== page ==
Whether you just started your period a few years ago or you have been having it for some years now, irregular or absent period can be really stressful and concerning, your mind may immediately think of pregnancy (if you are sexually active) or you may start thinking that you are dealing with a certain health condition that needs to be discovered and treated. Actually a regular period is a good sign that things are going well with your body and irregular or absent periods can indicate an underlying health condition so you never should ignore the situation. Here is a list of the most common possibilities why your period is irregular.
1- You Just Started Your Period In The Last Two Weeks.
When menstruation just begin it may take time for your body to get used to its new habit of producing hormones to induce the ovaries to ovulate and regulate the ovulation time, within the first two years of your menstruation anything regarding your period is not considered a reason for concern, periods could be late, missed or early however if you don’t get your period for like 6 months straight consult a doctor just to be safe.
2- You Are Underweight.
There’s not a specific weight range or body mass index required to menstruate regularly, however your body need a percentage of fat in order to produce the needed hormones to regulate your period. Starving yourself and depriving your body of essential nutrients also does impact your fertility and menstruation as your body starts to feel it is in a situation like famine so it stops reproducing eggs as a protective method.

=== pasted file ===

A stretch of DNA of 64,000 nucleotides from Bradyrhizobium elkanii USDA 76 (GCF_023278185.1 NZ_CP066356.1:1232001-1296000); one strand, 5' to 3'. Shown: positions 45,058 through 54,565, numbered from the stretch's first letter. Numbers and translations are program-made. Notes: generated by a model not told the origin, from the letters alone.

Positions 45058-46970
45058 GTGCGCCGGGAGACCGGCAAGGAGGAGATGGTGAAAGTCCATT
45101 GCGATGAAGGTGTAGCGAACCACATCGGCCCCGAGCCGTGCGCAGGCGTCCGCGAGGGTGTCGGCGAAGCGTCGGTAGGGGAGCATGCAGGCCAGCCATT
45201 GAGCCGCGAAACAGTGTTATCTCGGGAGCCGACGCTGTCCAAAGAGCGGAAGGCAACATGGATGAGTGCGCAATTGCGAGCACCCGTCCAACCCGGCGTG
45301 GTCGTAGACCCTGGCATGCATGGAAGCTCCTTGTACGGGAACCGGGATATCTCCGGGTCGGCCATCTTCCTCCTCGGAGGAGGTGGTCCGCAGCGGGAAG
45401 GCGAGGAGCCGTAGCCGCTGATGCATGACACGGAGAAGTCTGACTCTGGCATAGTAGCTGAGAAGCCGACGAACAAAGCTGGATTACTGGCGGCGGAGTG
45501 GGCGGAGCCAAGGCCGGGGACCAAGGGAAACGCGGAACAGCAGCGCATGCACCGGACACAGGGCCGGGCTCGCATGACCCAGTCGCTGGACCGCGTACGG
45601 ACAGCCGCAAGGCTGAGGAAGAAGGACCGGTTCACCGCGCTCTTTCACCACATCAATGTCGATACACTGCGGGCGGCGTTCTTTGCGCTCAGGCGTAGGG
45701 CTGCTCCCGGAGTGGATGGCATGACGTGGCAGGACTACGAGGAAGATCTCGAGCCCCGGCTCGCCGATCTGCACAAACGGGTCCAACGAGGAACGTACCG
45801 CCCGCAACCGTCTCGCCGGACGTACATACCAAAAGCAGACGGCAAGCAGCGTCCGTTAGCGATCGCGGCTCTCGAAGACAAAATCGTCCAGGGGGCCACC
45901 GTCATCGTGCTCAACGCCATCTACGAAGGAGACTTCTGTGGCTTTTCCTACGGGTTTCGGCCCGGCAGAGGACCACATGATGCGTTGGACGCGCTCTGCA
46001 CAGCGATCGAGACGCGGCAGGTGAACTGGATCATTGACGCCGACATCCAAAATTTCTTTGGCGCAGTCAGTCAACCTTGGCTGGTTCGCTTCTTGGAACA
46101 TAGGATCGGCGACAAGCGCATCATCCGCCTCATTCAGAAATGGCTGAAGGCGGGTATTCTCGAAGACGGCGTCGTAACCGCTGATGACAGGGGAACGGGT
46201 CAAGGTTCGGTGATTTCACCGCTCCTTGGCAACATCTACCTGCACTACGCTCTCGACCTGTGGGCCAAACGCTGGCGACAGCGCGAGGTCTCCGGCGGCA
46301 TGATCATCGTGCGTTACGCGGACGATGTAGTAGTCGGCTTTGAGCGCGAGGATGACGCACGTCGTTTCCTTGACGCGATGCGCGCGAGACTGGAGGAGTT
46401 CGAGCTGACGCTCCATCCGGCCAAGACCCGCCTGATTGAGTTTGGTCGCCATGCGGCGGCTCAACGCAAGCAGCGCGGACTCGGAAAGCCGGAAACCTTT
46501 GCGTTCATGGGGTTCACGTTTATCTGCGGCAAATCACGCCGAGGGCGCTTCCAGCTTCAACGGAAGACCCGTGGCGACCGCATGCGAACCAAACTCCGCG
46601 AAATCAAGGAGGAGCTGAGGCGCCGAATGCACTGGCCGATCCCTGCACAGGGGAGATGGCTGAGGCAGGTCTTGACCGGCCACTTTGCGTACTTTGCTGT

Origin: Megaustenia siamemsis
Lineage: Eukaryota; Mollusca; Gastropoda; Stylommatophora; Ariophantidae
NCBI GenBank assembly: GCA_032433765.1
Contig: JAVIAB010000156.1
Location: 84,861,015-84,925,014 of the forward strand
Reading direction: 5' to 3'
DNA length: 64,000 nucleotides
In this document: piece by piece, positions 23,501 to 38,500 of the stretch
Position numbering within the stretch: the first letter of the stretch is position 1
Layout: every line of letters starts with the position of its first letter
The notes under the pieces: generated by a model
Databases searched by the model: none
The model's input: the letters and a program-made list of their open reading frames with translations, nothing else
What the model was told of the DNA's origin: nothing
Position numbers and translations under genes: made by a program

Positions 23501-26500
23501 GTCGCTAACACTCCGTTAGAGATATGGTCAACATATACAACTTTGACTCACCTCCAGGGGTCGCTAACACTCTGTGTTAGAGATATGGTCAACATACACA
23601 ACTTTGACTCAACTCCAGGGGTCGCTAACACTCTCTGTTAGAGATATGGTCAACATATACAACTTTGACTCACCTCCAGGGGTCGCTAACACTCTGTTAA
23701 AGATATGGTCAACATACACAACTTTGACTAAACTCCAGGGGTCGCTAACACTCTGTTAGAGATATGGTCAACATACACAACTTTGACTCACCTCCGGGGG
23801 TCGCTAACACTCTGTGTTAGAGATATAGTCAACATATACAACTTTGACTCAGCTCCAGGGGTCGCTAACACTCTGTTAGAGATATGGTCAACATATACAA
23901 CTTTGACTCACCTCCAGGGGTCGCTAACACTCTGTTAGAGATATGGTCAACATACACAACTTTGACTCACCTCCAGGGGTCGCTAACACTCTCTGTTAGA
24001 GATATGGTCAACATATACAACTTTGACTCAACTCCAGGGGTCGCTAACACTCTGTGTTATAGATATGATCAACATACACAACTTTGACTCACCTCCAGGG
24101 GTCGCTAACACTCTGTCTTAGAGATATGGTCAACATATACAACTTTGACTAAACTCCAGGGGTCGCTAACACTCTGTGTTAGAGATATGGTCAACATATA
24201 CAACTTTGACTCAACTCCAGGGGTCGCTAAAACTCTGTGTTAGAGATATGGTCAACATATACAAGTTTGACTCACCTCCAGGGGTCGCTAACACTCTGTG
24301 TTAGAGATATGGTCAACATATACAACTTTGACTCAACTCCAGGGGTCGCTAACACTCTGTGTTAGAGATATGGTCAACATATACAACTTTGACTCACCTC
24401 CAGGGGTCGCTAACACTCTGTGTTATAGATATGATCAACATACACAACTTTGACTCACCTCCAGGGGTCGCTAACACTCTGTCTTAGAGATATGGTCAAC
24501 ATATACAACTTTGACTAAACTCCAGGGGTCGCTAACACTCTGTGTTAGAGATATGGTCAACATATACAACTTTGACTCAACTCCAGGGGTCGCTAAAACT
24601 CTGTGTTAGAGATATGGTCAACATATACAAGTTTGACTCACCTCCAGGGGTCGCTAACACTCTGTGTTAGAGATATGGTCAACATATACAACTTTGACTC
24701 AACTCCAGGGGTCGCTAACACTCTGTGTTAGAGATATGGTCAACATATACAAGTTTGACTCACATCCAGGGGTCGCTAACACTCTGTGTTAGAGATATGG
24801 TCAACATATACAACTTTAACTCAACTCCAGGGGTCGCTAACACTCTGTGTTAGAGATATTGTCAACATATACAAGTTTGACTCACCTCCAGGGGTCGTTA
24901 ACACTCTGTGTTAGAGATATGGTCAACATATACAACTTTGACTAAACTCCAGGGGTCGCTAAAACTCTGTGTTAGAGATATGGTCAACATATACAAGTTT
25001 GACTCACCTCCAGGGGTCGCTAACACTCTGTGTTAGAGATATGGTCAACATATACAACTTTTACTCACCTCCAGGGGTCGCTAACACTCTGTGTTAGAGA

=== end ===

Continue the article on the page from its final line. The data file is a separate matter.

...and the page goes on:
3- Polycystic Ovarian Syndrome.
PCOS or polycystic ovarian syndrome is one of the most common causes for irregular periods, it is a situation that causes your body to produce the right hormones your body requires but in wrong ration, usually women with PCOS have periods that are very paced out with six to eight weeks in between. Other symptoms to PCOS include weight gain, oily skin, acne breakouts, mood swings and depression, hair loss and abnormal hair growth in places like the face, chest and stomach, if you are experiencing these symptoms talk to your doctor to rule out the likelihood of you having PCOS.
4- Hormonal Contraceptives.
The pill, the patch, IUDs, depo-provera injections or the Nuva ring are all types of hormonal birth controls which affect the levels of estrogen and progesterone in your body, your body will require some time to adjust to the change which will affect the regularity of your period especially for the first few months.
5- You Are Taking Certain Medication.
Some medications like antibiotics, antidepressants and meds for anxiety and bipolar could disrupt with your period and the more meds you take the more irregular your periods will be, however that doesn’t mean you should go off the meds by yourself, consult your doctor for your options, you may be prescribed birth control pills to regulate your periods.